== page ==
He just kept driving, keeping the truck aimed east and away from LA. The days flowed past into weeks and the season rolled
around into summer and one afternoon as he flew down the a highway somewhere in the midwest, he passed the first roadside
field crowned by massive slatted wagons cradling green-gold bales of hay.
The truck slowed of its own accord, and he pulled off onto the shoulder, staring at those wagons basking in the sun.
He had so many memories tied up in hay wagons he didn't know what to call the feeling churning up his stomach. Every summer
after he turned fourteen, he went down to the auction building and hired himself on with a hay merchant for the season. Decent
pay, his dad told him, and not too hard for a kid with a strong back and all his bones in place. Better than slinging burgers
or picking up garbage; at least he'd be out in the fresh air.
Lindsey hated it. Not so much the tractor work- three fourths of the whole, driving in endless overlapping circles, first
cutting the hay, then turning it so it would dry all the way through, then pulling the baler through it to draw it up, bind
it tight, and kick the bales back into the wagons. No, that wasn't so bad; boring as all hell and just about like to give
a body heatstroke, but not so bad compared to the last step, the part that made him loathe summer and shudder at the sight
of a hay wagon. Some people loved the smell of a barn, said it made them nostalgic for childhood summers; it made him scowl
at the memory of putting up hay.
Hot, sweaty, miserable work. Hours that left you soaked with sweat, muscles aching in your arms and back, washing dust and
chaff out of every crevice of your body for days, every exposed inch of skin stinging with tiny scratches. God, he hated
putting up the hay.
Moving all those bales from the wagon to the barns, stacking them in endless neat rows and towers to feed the cows and sheep
and horses through the fall and winter and even around through the spring to summer again. Once you got the first cutting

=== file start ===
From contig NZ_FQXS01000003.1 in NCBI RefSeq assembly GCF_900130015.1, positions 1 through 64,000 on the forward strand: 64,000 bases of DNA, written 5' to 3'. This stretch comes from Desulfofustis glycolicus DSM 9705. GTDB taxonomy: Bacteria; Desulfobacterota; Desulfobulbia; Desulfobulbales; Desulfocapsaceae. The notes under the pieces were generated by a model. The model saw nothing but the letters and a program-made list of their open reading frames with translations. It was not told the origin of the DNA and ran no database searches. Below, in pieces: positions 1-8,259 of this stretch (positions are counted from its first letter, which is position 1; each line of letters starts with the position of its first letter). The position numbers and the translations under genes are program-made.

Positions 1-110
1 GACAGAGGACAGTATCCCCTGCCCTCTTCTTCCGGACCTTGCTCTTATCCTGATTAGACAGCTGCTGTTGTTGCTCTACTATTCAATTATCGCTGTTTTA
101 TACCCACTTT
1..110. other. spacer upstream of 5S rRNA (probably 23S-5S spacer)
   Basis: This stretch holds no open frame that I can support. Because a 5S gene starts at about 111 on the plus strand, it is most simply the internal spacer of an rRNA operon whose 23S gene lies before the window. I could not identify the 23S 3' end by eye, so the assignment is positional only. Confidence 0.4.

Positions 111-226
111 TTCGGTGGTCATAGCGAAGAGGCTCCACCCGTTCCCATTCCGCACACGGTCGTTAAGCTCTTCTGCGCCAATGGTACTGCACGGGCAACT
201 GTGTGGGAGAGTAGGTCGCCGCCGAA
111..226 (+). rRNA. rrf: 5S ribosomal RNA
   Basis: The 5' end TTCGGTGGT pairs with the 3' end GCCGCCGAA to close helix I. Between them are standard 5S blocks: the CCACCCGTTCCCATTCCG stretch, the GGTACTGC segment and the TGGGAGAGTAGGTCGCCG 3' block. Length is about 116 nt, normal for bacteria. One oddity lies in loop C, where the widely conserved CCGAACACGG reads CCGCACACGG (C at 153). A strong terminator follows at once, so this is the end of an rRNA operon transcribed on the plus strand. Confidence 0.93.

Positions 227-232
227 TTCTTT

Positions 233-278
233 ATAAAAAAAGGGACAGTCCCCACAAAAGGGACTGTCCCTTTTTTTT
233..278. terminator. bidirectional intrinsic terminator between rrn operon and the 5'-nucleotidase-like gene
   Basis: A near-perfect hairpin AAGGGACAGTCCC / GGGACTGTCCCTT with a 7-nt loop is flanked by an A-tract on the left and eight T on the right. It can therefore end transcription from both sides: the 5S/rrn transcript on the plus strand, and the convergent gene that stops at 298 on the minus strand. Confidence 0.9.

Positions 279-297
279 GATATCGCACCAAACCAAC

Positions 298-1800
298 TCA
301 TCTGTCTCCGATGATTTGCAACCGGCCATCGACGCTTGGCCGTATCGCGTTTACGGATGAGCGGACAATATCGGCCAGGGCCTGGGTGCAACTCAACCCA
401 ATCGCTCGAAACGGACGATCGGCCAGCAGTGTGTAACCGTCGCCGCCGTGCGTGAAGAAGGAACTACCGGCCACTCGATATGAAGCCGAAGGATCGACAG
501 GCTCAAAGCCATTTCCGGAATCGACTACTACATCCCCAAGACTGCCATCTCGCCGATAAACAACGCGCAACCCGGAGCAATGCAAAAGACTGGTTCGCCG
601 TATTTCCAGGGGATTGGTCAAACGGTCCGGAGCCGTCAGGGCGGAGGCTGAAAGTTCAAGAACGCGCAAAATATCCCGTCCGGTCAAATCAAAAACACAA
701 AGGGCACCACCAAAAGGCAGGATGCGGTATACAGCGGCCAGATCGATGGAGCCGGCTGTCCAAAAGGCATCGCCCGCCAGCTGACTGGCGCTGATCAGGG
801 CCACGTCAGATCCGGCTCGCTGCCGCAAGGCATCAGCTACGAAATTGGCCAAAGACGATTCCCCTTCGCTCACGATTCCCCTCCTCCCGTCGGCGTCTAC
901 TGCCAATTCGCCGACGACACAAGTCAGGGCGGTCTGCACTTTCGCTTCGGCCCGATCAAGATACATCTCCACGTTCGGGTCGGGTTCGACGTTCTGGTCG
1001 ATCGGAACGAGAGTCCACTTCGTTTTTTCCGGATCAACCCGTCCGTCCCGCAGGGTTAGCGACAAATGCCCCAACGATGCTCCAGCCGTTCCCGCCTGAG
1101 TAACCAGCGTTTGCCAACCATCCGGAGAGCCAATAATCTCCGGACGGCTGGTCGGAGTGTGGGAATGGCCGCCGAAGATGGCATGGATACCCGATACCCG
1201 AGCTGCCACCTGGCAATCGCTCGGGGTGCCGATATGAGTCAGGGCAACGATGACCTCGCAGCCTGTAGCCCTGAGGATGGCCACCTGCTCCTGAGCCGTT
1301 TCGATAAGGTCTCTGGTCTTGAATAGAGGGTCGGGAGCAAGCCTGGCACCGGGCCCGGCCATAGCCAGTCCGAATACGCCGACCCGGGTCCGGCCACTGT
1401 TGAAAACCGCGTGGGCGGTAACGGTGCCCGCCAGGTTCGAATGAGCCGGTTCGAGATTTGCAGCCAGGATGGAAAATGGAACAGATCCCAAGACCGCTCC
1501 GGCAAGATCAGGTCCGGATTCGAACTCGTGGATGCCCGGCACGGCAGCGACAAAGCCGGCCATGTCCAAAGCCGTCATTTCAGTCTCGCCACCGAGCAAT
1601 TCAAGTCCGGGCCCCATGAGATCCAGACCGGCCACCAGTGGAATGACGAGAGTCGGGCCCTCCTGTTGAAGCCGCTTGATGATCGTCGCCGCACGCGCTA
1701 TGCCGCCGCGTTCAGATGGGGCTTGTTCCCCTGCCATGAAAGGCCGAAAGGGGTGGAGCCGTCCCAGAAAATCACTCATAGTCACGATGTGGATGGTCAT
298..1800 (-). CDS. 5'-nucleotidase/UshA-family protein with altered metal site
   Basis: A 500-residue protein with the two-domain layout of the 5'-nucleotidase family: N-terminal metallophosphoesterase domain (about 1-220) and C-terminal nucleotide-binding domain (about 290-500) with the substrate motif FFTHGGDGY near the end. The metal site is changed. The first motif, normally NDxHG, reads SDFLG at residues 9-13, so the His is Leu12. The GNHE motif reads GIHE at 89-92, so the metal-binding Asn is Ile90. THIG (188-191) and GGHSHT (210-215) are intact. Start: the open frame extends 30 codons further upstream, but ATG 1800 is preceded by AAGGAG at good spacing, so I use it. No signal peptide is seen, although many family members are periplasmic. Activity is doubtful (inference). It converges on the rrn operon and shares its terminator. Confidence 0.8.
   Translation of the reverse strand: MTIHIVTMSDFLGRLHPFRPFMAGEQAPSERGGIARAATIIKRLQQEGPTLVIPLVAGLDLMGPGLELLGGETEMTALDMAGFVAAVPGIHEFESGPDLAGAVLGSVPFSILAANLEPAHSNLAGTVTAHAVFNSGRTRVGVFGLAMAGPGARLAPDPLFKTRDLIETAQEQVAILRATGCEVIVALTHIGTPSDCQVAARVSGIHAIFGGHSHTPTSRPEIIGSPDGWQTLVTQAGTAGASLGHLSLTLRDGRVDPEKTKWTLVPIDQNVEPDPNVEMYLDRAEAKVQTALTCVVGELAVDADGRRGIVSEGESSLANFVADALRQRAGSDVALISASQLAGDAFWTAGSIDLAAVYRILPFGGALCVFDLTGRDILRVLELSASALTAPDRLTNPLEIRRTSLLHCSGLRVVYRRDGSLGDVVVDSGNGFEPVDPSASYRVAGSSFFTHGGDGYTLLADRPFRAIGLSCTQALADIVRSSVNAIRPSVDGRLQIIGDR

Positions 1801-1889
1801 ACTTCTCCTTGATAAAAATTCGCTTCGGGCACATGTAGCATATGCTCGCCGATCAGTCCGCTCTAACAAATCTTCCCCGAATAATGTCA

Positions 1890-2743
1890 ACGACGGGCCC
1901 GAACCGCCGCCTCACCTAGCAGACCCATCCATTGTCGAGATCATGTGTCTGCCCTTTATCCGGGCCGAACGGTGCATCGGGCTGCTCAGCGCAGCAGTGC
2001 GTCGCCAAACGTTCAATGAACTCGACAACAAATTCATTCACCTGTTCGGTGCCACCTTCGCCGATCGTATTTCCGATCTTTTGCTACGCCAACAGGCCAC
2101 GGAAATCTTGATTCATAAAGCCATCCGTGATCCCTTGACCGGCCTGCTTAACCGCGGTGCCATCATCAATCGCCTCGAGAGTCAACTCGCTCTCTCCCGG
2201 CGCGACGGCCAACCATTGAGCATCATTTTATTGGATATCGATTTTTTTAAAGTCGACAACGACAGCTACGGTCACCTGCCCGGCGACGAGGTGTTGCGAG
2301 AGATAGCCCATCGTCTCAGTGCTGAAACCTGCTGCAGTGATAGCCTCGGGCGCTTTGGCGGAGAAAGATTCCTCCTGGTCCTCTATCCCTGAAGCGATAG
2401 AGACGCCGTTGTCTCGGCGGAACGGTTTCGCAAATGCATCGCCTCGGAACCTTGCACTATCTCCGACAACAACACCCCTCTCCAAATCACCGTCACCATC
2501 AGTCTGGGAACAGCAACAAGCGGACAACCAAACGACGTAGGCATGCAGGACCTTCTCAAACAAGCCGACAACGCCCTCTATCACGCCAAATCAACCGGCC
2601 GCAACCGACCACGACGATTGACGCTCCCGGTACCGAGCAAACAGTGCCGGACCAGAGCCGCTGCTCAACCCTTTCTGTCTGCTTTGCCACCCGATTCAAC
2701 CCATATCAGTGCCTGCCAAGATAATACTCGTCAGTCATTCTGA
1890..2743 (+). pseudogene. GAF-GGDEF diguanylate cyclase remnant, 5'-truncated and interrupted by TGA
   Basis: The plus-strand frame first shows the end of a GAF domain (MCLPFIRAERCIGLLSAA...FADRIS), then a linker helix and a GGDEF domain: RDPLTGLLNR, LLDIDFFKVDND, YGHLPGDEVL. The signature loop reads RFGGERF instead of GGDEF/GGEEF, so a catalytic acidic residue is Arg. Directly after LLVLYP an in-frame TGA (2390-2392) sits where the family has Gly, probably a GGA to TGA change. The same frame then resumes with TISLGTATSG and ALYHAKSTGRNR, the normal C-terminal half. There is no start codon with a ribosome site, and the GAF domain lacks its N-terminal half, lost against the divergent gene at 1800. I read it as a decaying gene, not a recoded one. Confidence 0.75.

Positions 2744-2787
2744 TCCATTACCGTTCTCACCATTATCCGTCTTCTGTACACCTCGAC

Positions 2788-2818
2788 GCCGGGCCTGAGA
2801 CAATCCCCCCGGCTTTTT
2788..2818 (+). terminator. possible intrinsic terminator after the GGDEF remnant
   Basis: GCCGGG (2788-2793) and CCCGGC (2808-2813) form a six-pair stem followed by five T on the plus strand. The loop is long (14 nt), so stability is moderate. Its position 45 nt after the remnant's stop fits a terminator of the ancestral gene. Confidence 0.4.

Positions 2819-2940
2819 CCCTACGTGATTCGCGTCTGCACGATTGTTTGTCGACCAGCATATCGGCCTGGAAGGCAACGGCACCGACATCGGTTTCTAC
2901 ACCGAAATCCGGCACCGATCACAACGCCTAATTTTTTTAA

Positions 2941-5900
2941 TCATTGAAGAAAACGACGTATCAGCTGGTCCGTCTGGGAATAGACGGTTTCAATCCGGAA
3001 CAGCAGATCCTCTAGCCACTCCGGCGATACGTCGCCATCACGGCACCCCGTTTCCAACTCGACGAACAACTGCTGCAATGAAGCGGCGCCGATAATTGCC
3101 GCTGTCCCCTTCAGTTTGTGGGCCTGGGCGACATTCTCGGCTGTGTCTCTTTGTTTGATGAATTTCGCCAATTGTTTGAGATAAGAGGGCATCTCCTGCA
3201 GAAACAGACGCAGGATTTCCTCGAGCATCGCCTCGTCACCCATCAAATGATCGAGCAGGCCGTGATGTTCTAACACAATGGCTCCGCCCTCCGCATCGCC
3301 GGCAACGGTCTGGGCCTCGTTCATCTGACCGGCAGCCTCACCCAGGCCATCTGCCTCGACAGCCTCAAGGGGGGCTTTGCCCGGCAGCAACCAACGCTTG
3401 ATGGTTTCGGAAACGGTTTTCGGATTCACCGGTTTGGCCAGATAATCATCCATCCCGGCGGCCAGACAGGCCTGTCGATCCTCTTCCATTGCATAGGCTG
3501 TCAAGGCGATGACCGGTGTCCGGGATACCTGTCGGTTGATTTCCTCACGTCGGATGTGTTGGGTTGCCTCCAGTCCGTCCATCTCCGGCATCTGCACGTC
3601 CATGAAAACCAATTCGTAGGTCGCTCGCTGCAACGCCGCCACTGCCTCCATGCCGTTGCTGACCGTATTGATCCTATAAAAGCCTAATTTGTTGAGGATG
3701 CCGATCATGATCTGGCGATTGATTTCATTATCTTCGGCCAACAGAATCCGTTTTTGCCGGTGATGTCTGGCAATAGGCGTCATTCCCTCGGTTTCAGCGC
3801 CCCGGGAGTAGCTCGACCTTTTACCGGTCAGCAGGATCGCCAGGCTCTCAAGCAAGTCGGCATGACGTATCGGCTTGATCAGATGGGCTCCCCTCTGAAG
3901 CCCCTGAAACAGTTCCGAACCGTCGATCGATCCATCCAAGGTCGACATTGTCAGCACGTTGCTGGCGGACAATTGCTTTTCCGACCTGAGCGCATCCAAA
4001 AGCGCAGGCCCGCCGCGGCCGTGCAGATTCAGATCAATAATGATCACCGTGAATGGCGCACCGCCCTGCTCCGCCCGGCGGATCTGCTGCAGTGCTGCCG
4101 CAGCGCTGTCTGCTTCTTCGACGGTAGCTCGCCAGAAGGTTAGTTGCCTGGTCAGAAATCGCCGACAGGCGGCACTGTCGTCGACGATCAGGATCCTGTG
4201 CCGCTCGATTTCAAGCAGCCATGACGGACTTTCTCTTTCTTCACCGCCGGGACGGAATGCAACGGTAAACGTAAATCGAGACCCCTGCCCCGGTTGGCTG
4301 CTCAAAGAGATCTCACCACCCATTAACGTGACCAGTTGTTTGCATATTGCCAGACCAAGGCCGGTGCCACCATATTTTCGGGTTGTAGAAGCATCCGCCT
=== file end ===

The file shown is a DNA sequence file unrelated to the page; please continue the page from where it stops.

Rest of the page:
in and stacked it was time to go back to the fields and mow the second time. In a good summer, some fields would give you
a third cutting as well. Christ, it was too fucking tedious to be real.
It occured to him, sitting on the roadside watching some other country kids work on bring in the hay, that it was kind of
like Angel's style of redemption, in a way. Just stand there on the front wagon, moving one bale at a time from the chaotic
jumble to the belt that carried it up to the loft. Move just one bale, save just one soul, then on to the next, and try your
damnedest not to think about how you were only on the first of sixteen wagons, all piled to the sky, and that out behind you
to the horizon the fields were still growing, pumping out even more. An endless world-old cycle, and you could never reach
the end, not as long as the grass kept growing and people kept living with evil in their hearts. As long as the horses and
cows kept opening and closing their big fucking mouths...maybe he'd lost the metaphor right there.
He remembered climbing those wagon-mountains like a monkey, tossing the bales down, praying he wouldn't pull the wrong one
and send the whole stack tumbling down in a landslide. Nothing worse than that sickening feeling of the solid slipping out
from under your feet, arms flailing for the wagon side or a stable bale so you wouldn't get crushed in the fall. Of course,
sometimes you deliberately pulled a bale for a controlled fall, to bring things along faster. There was a trick to it, a
trick of making an impersonal force like gravity- or destiny- work for you instead of against you.
He thought to himself with a bitter smile that Angel would probably love it, would ride the crumbling mountain like a surfer
instead of fighting the fall. He was old friends with impersonal forces, after all.
Every mile he drove, he lost some of the certainty he'd felt in LA. Was he really doing the right thing by walking away from
the game, or was he putting himself right back where he'd started, a piece on the board instead of a player? Was Angel's
theory of redemption- keep moving the bales off the wagon, one at a time to eternity, world without end, amen- really heroic,
or was he just making himself a summer hire on a tractor again?
He'd hated the work then, and he hated it now, just thinking about it and watching the wagons roll by.
He rubbed at the steering wheel and watched the kids cussing as a piece of twine snapped and a whole bale crumbled into useless
What a waste.